Two further problems arise. Firstly, since the concept of competence involves some reference to desired or required performance, the question may now be put of who desires or requires that performance. Where there is an identifiable individual or set of individuals, for example an individual's line manager, then they can be called upon to specify the desired performance. However, in the case of vocational and professional qualifications there is no specific identifiable individual(s), but rather an anonymous, generalised 'client'. Here the specification of required performance is necessarily generalised. So-called 'national standards' for occupations are of this kind, but there is then the problem of ensuring that there are national standards for inferring competence.
Secondly, when A states that B is 'competent', A is making a judgement. So what gives A the right to make such a judgement? Normally, we would not expect someone to pass comment on another's competence unless that first person has some interest in the matter, some purpose in making such an utterance. So, a manager might make such a statement when conducting an appraisal, or deciding on the deployment of staff. An interviewer, or member of an assessment centre panel, might do so when discussing a candidate for recruitment or promotion. An assessor in an educational or training setting might do so when passing judgement on an individual being assessed. Equally, in each of these settings, the individual whose competence is being discussed might make a claim to be competent.
All such judgements are thus based on some interest in the outcome: a pay increase, a job, a qualification. Because of this, there is always a possibility of difference of interest, and so in difference of judgement. Evidence of the relationship between actual and desired performance is subject to interpretation. Agreement on rules of inference cannot be fully prescribed. So, by its very nature, competence is socially constructed. Any attempt to present competence as objective is misguided (assuming it is well-intentioned).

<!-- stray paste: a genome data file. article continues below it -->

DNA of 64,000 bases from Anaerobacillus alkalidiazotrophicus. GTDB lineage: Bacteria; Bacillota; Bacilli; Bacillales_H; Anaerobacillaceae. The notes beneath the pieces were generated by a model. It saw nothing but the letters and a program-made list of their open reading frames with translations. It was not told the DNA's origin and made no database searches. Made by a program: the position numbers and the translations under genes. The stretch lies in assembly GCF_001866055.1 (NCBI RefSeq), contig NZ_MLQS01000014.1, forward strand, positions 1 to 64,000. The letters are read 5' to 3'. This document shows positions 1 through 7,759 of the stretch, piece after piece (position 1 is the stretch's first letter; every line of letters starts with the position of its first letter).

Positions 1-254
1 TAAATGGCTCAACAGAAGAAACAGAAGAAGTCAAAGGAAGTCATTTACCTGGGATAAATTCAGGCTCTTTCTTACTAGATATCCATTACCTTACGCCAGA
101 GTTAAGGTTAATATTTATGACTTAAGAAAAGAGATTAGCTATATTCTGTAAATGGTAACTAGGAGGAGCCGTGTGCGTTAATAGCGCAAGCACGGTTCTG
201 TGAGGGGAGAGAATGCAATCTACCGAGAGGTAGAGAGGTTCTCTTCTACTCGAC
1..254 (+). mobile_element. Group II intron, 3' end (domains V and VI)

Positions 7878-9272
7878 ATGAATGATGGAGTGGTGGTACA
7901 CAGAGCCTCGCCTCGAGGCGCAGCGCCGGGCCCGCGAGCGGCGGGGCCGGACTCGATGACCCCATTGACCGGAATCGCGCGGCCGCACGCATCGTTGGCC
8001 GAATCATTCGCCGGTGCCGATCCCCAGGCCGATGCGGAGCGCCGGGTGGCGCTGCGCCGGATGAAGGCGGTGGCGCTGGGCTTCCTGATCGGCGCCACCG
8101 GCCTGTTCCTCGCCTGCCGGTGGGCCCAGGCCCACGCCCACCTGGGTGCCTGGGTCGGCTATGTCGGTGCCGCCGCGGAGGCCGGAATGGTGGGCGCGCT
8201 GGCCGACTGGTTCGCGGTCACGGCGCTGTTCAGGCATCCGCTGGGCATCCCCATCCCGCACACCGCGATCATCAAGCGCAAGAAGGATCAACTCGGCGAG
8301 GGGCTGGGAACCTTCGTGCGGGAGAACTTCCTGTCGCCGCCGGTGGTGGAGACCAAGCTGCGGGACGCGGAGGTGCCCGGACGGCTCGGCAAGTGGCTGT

Making sense of 'competence'
So, to summarise this part, we can make sense of our use of the term 'competence' as follows. We attribute competence to someone in a particular area or occupation when we infer from information we have, usually but not exclusively based on past or current performance, that future performance will accord with desired or required performance. We make such an inference on the basis of the evidence we have using implicit or explicit rules of inference. Such rules may indicate how the information from the evidence may be used; they may also indicate what type of information should be obtained. However, there are no objective statements of what constitutes desired or required performance, only statements of those who claim the right to prescribe performance and to make appropriate inferences of competence.
THE NATURE OF PROFESSIONAL WORK
The Hayes Committee definition
"Work done by the professional is usually distinguished by its reference to a framework of fundamental concepts linked with experience rather than by impromptu reaction to events or the application of laid down procedures. Such a high level of distinctive competence, reflecting the skilful application of specialised education, training and experience. This should be accompanied by a sense of responsibility and an acceptance of recognised standards." (HMSO 1972)
This quotation is from the report of the Hayes Committee, set up to make recommendations on 'Training for the Management of Human Resources'. It clearly presents professional work as more than technical in nature. The professional practitioner acts in a way which has coherence because it relates to a 'framework of fundamental concepts', but cannot be restricted to specific procedures. There is thus a creative and personal aspect to such work, which has a moral dimension (Etzioni, 1988) often expressed in some form of code of professional conduct.